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Researchers study one million years of precipitation to gain new insights into South Asian monsoon

Georgia State University

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IMAGE: This is Dr. Daniel Gebregiorgis, postdoctoral research associate in the Department of Geosciences at Georgia State University. view more 

Credit: Georgia State University

ATLANTA--The force of the South Asian Monsoon - a weather pattern that affects the lives of several billion people - is more sensitive to warming in the southern hemisphere than scientists previously thought, according to a new study by an international team of climate researchers.

By analyzing ancient sediment cores and reconstructing one million years of precipitation history of the eastern Indian Ocean, the researchers also found that catalysts for the South Asian Monsoon's wind and precipitation patterns are more complex than assumed in the past. The discoveries are published in the journal Nature Communications.

The international research team includes scientists from Georgia State University, GEOMAR Helmholtz Centre for Ocean Research Kiel in Germany, Woods Hole Oceanographic Institution and Brown University.

The South Asian Monsoon, which brings months of heavy rainfall every year from June to September followed by half a year of drought, has significant economic, social and environmental effects on nations, such as India, Nepal, Bangladesh, Bhutan, Pakistan and Sri Lanka. The monsoon's seasonally changing rainfall and wind directions have a crucial impact on agriculture and the food supply of people living in southern Asia, and the resulting floods and landslides in these densely populated areas can be catastrophic. However, the monsoon remains very difficult to predict.

In its simplest form, the South Asian Monsoon is driven by pressure and temperature differences between the Asian continent and the southern subtropical Indian Ocean. Previously, scientists believed the variability of the monsoon over recent geological time periods was driven by changes in solar insolation in the northern hemisphere caused by the regularly changing inclination of the Earth's axis.

"However, we were only able to associate 30 percent of the variability of monsoon precipitation in the eastern Indian Ocean with fluctuations in the Earth's axis inclination. This means that it only plays a subordinate role in the fluctuations of the monsoon," said Dr. Daniel Gebregiorgis, lead author of the study and a postdoctoral research associate in the Department of Geosciences at Georgia State who previously worked at GEOMAR Helmholtz Centre for Ocean Research Kiel. "Instead, our results pointed to important connections with warming phases in the southern hemisphere and moisture transport across the equator to the north. This process has hardly been considered so far."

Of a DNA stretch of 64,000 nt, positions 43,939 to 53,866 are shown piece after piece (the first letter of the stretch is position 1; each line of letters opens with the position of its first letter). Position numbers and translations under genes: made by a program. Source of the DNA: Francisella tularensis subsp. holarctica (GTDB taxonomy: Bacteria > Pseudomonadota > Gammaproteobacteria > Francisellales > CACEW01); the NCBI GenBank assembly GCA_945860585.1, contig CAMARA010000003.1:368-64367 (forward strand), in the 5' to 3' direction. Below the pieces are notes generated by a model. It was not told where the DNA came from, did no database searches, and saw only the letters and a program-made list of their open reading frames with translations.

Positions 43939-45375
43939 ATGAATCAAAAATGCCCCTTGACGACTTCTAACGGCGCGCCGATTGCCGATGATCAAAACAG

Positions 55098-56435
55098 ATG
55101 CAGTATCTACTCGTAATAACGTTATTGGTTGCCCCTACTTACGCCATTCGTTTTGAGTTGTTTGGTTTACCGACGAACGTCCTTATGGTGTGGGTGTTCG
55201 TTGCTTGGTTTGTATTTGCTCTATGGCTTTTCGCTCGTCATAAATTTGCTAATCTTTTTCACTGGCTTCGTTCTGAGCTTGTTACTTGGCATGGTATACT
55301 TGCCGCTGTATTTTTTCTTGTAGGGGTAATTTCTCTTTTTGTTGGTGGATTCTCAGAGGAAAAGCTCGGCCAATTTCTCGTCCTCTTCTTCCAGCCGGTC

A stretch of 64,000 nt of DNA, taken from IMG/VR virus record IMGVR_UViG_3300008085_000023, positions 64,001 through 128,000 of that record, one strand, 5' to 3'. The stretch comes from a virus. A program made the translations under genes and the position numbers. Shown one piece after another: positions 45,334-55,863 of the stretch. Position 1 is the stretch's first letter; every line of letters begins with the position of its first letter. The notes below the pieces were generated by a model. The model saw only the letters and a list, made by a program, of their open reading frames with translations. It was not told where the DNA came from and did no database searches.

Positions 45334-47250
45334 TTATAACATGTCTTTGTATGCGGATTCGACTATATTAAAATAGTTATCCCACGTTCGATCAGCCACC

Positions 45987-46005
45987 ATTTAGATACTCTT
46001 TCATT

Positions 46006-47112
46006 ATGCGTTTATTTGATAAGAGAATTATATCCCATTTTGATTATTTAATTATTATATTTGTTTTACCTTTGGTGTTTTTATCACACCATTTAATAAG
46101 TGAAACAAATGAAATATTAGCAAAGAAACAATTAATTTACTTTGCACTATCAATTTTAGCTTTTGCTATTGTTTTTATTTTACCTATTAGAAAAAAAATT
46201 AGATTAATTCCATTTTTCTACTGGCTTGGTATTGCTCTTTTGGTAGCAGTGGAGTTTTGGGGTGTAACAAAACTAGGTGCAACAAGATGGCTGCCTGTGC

For the first time, the research team has evaluated sediment cores from the eastern Indian Ocean that were obtained as part of the International Ocean Discovery Program. The chemical analysis of the shells of tiny plankton that settled and were preserved on the seafloor allows the reconstruction of temperature and the amount of fresh water at the sea surface during the organisms' lifetimes.

"Using this, we have been able to reconstruct precipitation in the eastern Indian Ocean for the past one million years," said Dr. Ed Hathorne, co-author of the study from GEOMAR Helmholtz Centre for Ocean Research Kiel.

Until now, the reconstruction of the monsoon's history was based mainly on two climate archives: sediment cores from the Arabian Sea and stalagmites from caves in China.

"The former, however, only provides information on wind conditions and not precipitation over the Indian subcontinent, while the latter has long been thought to reflect precipitation from the East Asian Monsoon," Hathorne said. "And both respond distinctly differently to changes in northern hemisphere summer insolation on orbital timescale."

Still, the researchers haven't completely solved the mystery of how this important climate system works on orbital time scale (10^4 to 10^5 years).

"The evaluation of the new climate archives shows that we have still not fully understood the monsoon," said Dr. Martin Frank, working group leader from GEOMAR Helmholtz Centre for Ocean Research Kiel. "As long as this is not the case, it is difficult to estimate the reactions of this important climate system to a globally warming atmosphere."

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The study was funded by the German Research Foundation.

To read the study, visit https://www.nature.com/articles/s41467-018-07076-2.

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